Danielle Killey is the city reporter for the Republican Eagle, where she has worked since 2011. She graduated from the University of Minnesota-Twin Cities with a journalism degree.
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As Red Wing gears up for participation in the Blandin Community Leadership Program, a meeting scheduled for next week will let residents find out more about it. Red Wing was chosen in April to participate in the program, where the Blandin Foundation funds and facilitates a retreat for 24 area leaders to discuss leadership and community engagement.
Red Wing's Planned Parenthood office will close its doors later this summer. The clinic is one of six in Minnesota slated to be shuttered on Aug. 1 in an effort to offset federal funding cuts. "Closing the Red Wing clinic - or any other clinic - was not something that I or any of us at Planned Parenthood wanted to do or believe is a good idea," said Sarah Stoesz, president and CEO of Planned Parenthood Minnesota, North Dakota and South Dakota.
Prairie Island nuclear plant concluded what officials called a successful refueling and maintenance outage this week. Unit 1 returned to full power early Thursday morning, putting the plant back on line after the regularly scheduled outage. Estimated to last about four to five weeks, this year's outage - which started April 29 - spanned nearly seven.
As late as May, organizers were unsure whether this year's summer recreation program would happen. But after combining city funds, private donations and other resources, the program is slated to kick off Monday. Summer recreation programming for ages 5 and older skipped a summer in 2009 after the city cut funding and its fate has been unsteady since then. "People really missed it," said Bonnie Bremer, senior director at the Red Wing YMCA. This year's program is trimmed down slightly, spanning five weeks instead of six and located at just three parks.
A citizen group withdrew its petition for an ordinance requiring a public vote on major land sales after a city attorney questioned its validity. City attorney Amy Mace said the proposed ordinance does not fit with those allowed by Red Wing's charter or state case law. The City Charter allows Red Wing residents to "initiate and adopt any ordinance, except an ordinance appropriating money or authorizing the levy of taxes." Mace argued the proposed ordinance -- which would require a public vote on the sale or purchase of land assessed by Goodhue County at $1 million or more -- involves the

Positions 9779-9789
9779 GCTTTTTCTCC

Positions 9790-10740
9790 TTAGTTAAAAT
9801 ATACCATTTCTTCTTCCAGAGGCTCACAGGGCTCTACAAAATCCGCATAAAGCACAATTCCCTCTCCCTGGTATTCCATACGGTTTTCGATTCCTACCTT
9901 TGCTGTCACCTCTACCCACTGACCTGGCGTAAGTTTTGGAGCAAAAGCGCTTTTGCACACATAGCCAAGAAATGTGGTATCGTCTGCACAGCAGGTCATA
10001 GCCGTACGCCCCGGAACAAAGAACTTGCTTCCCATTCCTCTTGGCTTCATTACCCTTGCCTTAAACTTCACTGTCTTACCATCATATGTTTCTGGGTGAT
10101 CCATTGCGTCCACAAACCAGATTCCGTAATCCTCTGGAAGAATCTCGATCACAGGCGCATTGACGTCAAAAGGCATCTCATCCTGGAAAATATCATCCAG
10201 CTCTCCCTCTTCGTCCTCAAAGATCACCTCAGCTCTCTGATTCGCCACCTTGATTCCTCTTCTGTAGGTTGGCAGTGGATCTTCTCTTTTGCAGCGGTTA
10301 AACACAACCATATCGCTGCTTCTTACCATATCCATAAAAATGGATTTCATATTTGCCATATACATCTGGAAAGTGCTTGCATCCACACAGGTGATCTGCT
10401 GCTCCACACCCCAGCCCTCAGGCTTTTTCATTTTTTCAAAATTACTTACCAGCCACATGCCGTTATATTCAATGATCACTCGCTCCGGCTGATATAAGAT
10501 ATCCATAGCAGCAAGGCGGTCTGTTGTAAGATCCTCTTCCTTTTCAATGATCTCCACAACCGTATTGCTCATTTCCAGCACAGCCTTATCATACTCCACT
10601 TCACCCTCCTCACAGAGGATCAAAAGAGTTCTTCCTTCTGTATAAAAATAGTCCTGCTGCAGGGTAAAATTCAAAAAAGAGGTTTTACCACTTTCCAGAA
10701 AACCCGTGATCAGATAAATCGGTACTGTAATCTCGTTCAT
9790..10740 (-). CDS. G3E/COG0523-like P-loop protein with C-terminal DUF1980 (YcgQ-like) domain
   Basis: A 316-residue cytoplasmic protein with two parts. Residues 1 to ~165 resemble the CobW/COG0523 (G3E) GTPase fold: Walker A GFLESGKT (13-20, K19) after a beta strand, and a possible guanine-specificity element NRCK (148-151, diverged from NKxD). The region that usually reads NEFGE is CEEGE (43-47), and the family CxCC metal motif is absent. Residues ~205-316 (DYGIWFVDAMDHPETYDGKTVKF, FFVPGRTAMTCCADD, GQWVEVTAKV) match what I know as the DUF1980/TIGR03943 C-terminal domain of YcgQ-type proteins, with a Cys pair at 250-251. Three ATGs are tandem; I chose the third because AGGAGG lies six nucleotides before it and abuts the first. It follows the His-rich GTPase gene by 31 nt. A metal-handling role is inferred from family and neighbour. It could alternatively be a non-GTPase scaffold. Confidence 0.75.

Red Wing joined a handful of other Minnesota cities Monday when the City Council approved an ordinance creating a domestic partner registry. The ordinance, which passed unanimously as part of the consent agenda, has been in the works since the beginning of the year. Red Wing Parents, Families and Friends of Lesbians and Gays spurred the effort to create a registry, which was taken up by the Human Rights Commission and finally the City Council in a relatively smooth process. "I really didn't have a lot of concerns about (the ordinance passing)," said PFLAG member Bruce Ause.
To call this a week of weather extremes could be an understatement. Red Wing reached record high temperatures early on in the week and dipped below 50 degrees by the end. At U.S. Lock & Dam No. 3, the highest temperature recorded this week was 101 degrees on Tuesday, the hottest it has gotten there since July of 2005. The Twin Cities beat an longer-held record when it hit a high of 103 degrees on Tuesday. It shattered the previous record for June 7, set in 2004 at 95 degrees, and was the hottest day overall in nearly 23 years.
GOODHUE -- Surrounded by friends and flashing cameras, Abbey Kohlnhofer was crowned Miss Goodhue on Friday night in the first evening of Goodhue's 2011 Volksfest celebration. "I am so surprised, but so happy," Kohlnhofer said. "I'm excited to represent my community and have a fun summer going to events with two of my good friends." Kohlnhofer said she is close with the other nine candidates -- who included sister Jenna -- and some of the group even got ready together for the event.
Red Wing City Council members had a host of questions and comments for public safety officials during a monthly workshop. The Monday meeting -- which was a chance for Fire Chief Tom Schneider and Police Chief Tim Sletten to update the council on a variety of issues -- lined up well with budget planning, City Administrator Kay Kuhlmann said. Both gave the council updates on topics from budgets and staffing to statistics, including: Fire Department Coverage: Fire and ambulance response times quickly became a topic of conversation.
When Jackie Luikart moved to Jordan Towers last April, the thing she missed most from home was her garden. "I'm a really avid gardener, and that's something I grieved for," she said. "It was the hardest thing to leave." So she began talking with a group of women who made up the gardening club at the Towers. The group had done some good work, she said, but thought they could improve the gardens with better dirt, more flowers, easier ways to water the plants and raised beds that would ease the pain of bending and gardening.